Posting day before yesterday’s tale got me thinking about that CRX.
It was the only “sports car” i’ve ever owned, and even though i did not get the fuel-injected version, it would still accelerate briskly since the body was mostly plastic and the vast majority of the weight of the whole thing was the little engine.
And oh, did it ever corner like a cat. Great at highway speed, too, as evidenced by an occasion when i was headed to work in Hayward particularly early, before six in the morning. In those days, eastbound traffic over the San Mateo Bridge was real light in the mornings, particularly at that hour, and i was antsy to get to work and was zipping along at near 90 up the bridge grade when i passed a red car.
Well, he thought, i can do that, and he tromped it, rapidly overtaking me and shooting past in the left lane at over a hundred. Alas, he couldn’t drive, or his car didn’t handle well at that speed, so when he cut back into my lane he lost control, spun out, slammed into the guardrail for the right lane, and bounced back into the middle lane facing me.
No problem when you’re in a CRX. One quick twitch and i was around him. Slowed down and watched in my rear view mirror as he turned around and moved over into the right lane. I stayed at more or less the speed limit, but he didn’t pass me again as he seemed to be moving at very low speed.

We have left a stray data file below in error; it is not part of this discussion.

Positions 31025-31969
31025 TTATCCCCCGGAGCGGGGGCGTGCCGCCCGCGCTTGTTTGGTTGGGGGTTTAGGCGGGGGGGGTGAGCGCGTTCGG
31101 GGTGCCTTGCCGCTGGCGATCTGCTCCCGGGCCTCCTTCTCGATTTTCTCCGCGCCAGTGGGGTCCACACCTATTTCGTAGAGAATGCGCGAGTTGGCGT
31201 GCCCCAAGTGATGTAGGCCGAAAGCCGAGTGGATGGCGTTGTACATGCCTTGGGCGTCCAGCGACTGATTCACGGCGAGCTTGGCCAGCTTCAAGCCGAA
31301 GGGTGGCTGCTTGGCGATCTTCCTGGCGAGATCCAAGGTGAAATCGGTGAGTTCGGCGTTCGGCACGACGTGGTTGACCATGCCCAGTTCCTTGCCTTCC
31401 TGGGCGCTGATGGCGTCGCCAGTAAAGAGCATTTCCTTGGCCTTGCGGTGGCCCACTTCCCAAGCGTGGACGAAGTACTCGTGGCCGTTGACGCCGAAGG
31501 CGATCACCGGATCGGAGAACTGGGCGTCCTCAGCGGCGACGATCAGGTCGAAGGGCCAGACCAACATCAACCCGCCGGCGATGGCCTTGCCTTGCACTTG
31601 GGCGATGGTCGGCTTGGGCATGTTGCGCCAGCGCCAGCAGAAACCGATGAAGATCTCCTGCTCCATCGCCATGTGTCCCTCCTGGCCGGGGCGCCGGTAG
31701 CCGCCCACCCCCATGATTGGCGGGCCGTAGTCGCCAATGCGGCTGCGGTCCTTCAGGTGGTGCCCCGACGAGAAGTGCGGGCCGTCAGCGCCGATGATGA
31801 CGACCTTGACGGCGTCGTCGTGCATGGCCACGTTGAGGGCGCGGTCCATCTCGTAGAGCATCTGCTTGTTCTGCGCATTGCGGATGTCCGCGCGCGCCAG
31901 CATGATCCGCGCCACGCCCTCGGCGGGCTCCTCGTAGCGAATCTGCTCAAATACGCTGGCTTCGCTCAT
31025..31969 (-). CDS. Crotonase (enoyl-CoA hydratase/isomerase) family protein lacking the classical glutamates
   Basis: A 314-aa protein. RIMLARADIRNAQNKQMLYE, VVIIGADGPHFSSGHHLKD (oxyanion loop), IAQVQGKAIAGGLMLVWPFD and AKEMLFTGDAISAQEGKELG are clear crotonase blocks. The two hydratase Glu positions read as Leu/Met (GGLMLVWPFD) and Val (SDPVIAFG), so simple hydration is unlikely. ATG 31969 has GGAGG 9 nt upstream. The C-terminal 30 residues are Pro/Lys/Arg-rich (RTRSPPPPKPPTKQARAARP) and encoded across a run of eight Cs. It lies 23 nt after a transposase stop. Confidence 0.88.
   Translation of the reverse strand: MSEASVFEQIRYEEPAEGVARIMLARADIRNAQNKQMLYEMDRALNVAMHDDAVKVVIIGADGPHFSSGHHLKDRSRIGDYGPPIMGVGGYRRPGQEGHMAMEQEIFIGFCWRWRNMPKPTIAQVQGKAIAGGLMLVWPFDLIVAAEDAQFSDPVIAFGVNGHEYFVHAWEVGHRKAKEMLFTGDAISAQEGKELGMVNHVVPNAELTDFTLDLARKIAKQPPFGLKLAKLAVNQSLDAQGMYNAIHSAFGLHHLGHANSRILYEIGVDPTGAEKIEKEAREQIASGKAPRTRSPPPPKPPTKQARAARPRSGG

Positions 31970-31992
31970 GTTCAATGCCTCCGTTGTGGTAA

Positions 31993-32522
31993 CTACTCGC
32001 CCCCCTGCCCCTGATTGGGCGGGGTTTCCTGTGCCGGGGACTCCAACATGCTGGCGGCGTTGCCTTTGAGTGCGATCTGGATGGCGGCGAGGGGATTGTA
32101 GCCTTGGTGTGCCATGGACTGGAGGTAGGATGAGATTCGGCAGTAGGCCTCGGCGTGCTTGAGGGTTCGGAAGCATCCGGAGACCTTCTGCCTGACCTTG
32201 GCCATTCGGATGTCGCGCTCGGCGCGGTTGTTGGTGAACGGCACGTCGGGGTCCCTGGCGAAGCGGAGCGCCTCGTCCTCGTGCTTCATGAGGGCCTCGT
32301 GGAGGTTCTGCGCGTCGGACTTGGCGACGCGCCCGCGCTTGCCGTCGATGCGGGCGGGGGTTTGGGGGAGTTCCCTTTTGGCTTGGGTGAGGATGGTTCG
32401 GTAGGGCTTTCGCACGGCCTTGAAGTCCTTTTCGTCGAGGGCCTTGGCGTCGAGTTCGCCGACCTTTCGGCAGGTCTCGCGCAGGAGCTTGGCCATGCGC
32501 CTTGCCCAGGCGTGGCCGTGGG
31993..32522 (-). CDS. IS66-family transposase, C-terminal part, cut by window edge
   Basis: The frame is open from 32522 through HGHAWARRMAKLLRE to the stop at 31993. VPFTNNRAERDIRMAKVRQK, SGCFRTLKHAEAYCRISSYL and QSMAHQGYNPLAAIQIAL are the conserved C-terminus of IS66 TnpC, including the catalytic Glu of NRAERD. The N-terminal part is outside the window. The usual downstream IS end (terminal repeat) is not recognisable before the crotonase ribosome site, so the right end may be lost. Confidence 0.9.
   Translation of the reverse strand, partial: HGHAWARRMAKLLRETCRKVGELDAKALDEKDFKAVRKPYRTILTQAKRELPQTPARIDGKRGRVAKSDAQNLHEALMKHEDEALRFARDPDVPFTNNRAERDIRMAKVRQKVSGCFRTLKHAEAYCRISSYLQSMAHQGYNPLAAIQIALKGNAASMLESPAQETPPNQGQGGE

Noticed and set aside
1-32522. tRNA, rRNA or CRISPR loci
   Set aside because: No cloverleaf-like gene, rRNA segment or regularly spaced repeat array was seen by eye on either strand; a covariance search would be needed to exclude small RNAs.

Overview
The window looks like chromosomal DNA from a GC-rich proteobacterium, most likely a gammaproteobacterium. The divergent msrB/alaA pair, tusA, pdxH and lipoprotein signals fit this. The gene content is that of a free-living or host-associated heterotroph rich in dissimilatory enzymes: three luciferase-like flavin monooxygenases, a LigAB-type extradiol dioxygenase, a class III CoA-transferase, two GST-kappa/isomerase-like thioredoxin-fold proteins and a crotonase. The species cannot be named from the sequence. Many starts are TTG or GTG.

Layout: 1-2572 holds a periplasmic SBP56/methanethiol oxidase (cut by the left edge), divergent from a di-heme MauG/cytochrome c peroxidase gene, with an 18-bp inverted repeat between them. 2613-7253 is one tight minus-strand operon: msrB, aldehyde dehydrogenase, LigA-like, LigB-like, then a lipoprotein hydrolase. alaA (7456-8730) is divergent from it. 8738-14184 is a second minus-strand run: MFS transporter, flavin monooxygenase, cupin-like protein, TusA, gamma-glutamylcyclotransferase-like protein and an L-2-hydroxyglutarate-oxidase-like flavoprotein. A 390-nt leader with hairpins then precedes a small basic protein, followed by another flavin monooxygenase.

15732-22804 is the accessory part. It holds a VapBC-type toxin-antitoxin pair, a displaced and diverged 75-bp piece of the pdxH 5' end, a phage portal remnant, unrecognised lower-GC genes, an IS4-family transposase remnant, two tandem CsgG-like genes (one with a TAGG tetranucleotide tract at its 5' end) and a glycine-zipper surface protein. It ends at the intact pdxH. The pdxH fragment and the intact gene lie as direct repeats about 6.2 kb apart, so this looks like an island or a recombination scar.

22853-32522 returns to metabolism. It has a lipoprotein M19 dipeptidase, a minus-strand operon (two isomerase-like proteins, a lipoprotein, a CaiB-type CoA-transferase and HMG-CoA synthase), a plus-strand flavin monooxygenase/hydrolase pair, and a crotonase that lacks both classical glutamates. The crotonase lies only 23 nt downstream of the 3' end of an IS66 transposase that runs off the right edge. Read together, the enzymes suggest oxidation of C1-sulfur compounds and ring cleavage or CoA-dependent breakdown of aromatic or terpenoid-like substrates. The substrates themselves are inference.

Yeah, the CRX could handle.
Actually, the only down side, other than it lasting less than 90,000 miles, was that for the first time in my life, i got speeding tickets. Repeatedly. I’d get one, endure the torture of traffic school to get the ticket expunged, and have to be real cautious for a whole year so i could go to traffic school again if (ummm, when) i got another ticket.
I once complained, in a jocular tone of course, to a CHP officer on CA92 that i didn’t used to get traffic tickets. She wondered, “Did you ever have a sports car before?”
The defense rested.
That was before the California speed limit on the freeways was raised back to 65 from the 55 imposed in the early seventies. And the very next day, all those commuters like me who were so frustrated at 55 that our speed routinely crept up to 75 or so simultaneously realized that, OK, we could live with 65 and stopped speeding…and stopped getting tickets.
Virtually all of us. All at once. Yes, the citizenry understand the difference between reasonable and unreasonable laws, and it takes a continual government propaganda effort to get people to accept unreasonable laws…like the draconian security restrictions supposedly required by our War on Terror as we swirl down into an Orwellian police state.
Sorry there’s no photo of my CRX, but we all know what a blue ’86 looks like. Here’s some Castro Street steps instead.